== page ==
What is migraine?
Migraine is the most common neurological condition in the developed world. It is more prevalent than diabetes, epilepsy and asthma combined – eight million people in the UK suffer from migraines with around 200,000 people suffering from a migraine each day.
A migraine is a headache involving recurrent attacks that can last up to three days and sufferers often experience double vision, nausea and vomiting. Many people also suffer from sensitivity to light, movement or sound.
Who suffers from migraine?
Anyone can suffer from migraines however it is more common in women than men and it’s even possible for children to suffer. Children tend to suffer in the early to mid teenage years.
Common / known causes
Migraines are often thought to be caused by emotional strain, stress, hormonal imbalances, and lack of food and/or sleep or by a reaction to certain foods or medications. Some people find foods such as cheese and chocolate are common triggers whilst others have no known cause. Women can often suffer in relation to their menstrual cycle.
There is evidence to suggest that there are some genetic or inherited links to suffering migraine however there is currently no known test for this.
Magnesium deficiency is also a known cause of migraine and studies have shown that those who suffer from migraines have lower blood and brain levels of magnesium. Magnesium can be obtained from the diet by eating whole grain foods and dark green leafy vegetables. However certain factors, such as caffeine can affect the absorption of this mineral. Alcohol, sugar and increased perspiration caused by exercise or hot weather are also known to increase magnesium excretion which reduces your body’s overall magnesium.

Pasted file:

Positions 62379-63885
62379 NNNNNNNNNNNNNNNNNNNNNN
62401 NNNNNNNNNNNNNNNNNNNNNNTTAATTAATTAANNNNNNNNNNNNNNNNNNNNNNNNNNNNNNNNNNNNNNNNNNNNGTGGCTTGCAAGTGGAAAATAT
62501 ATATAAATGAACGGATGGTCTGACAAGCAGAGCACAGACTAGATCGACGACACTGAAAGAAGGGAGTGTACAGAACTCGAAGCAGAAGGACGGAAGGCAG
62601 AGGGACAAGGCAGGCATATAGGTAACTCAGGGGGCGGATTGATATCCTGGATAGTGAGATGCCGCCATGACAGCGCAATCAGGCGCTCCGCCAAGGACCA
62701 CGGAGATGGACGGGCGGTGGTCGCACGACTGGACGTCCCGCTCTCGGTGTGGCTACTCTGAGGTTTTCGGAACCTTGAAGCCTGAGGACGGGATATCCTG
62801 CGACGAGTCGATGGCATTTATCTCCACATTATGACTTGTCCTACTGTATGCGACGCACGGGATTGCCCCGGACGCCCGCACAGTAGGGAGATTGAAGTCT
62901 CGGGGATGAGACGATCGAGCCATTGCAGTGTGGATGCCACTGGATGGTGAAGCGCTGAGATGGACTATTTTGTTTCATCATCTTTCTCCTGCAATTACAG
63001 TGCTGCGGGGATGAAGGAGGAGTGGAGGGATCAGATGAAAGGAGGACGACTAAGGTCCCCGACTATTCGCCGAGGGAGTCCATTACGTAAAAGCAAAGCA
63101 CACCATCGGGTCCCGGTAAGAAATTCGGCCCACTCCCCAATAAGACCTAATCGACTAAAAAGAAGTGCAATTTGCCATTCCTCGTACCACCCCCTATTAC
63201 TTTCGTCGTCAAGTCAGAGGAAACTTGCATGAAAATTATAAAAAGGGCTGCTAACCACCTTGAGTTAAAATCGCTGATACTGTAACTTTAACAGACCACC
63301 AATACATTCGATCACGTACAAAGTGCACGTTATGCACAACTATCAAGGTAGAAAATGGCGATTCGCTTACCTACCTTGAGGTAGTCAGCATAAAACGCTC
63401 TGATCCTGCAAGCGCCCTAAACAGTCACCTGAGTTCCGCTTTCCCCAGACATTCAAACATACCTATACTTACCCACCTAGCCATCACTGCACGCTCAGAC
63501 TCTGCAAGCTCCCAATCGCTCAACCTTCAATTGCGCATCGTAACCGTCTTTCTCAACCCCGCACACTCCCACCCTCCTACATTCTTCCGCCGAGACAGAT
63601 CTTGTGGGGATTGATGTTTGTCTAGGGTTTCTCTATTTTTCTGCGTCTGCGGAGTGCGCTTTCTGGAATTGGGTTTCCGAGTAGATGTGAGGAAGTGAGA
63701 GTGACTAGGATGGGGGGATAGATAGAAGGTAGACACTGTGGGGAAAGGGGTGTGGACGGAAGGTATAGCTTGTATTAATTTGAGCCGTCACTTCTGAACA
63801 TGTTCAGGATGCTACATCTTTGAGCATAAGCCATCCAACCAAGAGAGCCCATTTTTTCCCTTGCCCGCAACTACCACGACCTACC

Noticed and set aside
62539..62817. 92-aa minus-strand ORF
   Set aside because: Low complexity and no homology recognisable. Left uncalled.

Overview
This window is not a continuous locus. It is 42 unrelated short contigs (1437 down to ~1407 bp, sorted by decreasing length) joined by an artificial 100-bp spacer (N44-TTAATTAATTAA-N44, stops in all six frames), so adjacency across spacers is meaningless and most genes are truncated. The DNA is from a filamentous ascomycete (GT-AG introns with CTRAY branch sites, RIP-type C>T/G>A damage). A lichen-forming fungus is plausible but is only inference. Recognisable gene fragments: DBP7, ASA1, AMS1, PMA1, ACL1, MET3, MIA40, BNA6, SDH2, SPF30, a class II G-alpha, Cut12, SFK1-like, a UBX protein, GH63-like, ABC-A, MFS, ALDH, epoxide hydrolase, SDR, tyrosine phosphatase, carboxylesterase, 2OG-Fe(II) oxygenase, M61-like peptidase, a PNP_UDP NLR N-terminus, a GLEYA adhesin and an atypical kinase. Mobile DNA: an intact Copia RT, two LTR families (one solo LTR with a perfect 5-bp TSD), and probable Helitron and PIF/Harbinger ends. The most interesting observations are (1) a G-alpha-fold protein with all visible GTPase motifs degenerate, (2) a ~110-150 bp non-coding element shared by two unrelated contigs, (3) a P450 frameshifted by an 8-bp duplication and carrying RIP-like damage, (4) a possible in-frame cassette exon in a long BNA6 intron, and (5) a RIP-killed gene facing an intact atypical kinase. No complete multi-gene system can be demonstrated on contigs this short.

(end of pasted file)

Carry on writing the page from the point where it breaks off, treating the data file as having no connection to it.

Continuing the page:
There is no known cause for migraine and western medical treatment is often aimed at minimising symptoms although there are some medicines that are used to try and prevent migraines occurring. Medications that are commonly used include anti-convulsants, anti-depressants, anti-histamines, beta blockers or anti-inflammatories. Patients may have to take these medications for many years with additional medications taken during acute migraine attacks. Although many patients do find relief from some of these medications they can cause additional headaches and other issues.
Complementary therapies can be fantastic at helping with migraines as they often look at the whole person rather than the isolated symptoms. They may help with factors such as sleep, anxiety and stress which can be major factors in migraines and a complementary therapist will take into account all aspects of your life. Practitioners of complementary therapies will be able to offer advice and guidance based on their understanding of the body to enable patients to manager their condition as best as possible.
Published by Hove StressBusters
The Migraine Trust www.migrainetrust.org